Ireland above average in EU innovation league, but still classed a ‘follower’

4 Mar 20143 Shares

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While Ireland performed well above the EU average on international scientific co-publications and licence and patent revenues from abroad, it is still an ‘innovation follower’ rather than ‘innovation leader’, a new EU scoreboard reveals.

In the EU’s Innovation Union Scoreboard 2014 published today, Ireland ranks as an ‘Innovation Follower’ at 110pc of the EU average. Countries such as Austria, Belgium, Cyprus, France and the UK join Ireland in the ‘Innovation Follower’ group.

The EU ‘Innovation Leaders’ are Sweden, Denmark, Germany and Finland, while Bulgaria, Latvia, Romania and Poland are ranked as the least innovative in the ‘Modest Innovators’ group.

Ireland performed well above the EU average on international scientific co-publications and licence and patent revenues from abroad.

Other strong performing indicators are population with tertiary education, employment in knowledge-intensive services and knowledge-intensive services exports.

Weaknesses

Relative weaknesses are in community designs and non-R&D innovation expenditures.

Growth has increased considerably in licence and patent revenues from abroad, new doctorate graduates and international scientific co-publications.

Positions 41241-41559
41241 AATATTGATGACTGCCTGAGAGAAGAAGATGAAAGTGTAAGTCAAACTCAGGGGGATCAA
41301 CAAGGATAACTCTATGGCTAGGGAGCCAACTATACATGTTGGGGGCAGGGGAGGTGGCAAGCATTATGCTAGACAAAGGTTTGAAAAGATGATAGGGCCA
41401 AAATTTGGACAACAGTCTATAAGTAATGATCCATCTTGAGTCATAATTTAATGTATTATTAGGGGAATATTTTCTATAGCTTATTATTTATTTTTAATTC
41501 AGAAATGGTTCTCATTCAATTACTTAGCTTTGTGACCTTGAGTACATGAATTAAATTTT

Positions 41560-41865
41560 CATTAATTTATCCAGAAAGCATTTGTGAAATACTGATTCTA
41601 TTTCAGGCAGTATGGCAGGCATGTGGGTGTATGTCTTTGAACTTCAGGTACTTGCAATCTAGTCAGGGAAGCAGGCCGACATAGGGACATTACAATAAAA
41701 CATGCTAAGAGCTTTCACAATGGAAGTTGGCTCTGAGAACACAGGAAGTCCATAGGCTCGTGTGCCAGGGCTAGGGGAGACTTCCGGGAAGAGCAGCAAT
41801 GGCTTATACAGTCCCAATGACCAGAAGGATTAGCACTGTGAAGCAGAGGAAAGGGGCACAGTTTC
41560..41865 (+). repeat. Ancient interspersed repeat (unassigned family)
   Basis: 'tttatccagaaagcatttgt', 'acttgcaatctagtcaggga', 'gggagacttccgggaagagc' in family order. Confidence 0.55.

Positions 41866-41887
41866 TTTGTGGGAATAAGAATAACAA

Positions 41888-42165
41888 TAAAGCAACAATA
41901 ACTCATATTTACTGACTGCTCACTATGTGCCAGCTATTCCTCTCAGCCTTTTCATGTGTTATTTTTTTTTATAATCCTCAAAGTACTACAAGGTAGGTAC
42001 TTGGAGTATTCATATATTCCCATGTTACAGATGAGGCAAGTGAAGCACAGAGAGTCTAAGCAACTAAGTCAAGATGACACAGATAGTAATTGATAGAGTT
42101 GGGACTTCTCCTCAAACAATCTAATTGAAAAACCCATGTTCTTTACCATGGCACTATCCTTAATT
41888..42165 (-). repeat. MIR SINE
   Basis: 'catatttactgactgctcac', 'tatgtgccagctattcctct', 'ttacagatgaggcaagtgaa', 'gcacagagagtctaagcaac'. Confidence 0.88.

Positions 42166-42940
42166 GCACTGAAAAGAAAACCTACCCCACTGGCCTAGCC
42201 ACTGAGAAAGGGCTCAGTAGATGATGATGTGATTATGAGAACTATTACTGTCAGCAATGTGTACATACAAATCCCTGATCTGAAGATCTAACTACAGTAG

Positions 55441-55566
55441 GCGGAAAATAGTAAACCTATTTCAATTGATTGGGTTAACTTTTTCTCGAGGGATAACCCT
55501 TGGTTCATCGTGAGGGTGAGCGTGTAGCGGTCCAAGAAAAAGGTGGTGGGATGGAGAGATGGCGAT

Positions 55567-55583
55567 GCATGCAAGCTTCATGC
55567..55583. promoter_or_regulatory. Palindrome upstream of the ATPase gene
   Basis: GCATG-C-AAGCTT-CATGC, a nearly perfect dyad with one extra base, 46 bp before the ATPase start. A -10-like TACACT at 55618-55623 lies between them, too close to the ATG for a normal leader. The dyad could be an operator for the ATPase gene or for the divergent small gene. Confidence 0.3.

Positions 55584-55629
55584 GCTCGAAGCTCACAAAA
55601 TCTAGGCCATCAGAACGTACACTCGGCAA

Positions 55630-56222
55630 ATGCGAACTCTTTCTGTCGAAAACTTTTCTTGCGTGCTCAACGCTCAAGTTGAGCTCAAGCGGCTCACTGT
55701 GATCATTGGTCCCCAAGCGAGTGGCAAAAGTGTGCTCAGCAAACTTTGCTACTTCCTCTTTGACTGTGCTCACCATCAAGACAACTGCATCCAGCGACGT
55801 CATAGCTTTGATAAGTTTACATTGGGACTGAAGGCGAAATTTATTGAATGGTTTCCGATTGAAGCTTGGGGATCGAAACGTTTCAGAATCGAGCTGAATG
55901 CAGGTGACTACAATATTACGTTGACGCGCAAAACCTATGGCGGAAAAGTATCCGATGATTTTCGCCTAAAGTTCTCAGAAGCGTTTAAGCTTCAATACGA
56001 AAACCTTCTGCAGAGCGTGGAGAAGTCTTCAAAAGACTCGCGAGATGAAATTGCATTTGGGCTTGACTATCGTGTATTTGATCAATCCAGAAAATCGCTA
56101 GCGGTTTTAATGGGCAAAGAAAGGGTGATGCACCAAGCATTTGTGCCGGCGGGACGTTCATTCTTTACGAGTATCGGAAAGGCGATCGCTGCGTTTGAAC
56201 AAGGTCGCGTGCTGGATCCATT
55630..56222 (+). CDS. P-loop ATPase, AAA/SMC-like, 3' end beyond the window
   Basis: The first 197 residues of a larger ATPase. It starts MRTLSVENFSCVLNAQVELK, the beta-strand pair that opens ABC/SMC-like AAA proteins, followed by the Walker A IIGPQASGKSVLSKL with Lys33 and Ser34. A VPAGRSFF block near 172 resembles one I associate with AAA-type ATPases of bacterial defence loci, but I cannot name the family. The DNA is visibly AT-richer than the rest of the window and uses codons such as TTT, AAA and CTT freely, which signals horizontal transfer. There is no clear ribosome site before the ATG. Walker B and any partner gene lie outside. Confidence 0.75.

Most notable growth declines are observed in non-R&D innovation expenditures, community designs and innovative SMEs collaborating with others.

The most innovative countries perform well and clearly above the EU average in all areas: from research and higher-education systems, through business innovation activities and intellectual assets up to innovation in SMEs and economic effects, reflecting balanced national research and innovation systems.

"The scoreboard confirms once again that investment in research and innovation pays dividends in terms of economic performance,” said Máire Geoghegan-Quinn, European Commissioner for Research, Innovation and Science.

“With a budget of nearly €80bn over the next seven years, our new research and innovation programme Horizon 2020 will help us maintain this momentum. We need to increase innovation investment across the EU now, to reach our target of 3pc of GDP by 2020,” Geoghegan-Quinn said.

Chemist image via Shutterstock

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Editor John Kennedy is an award-winning technology journalist.

editorial@siliconrepublic.com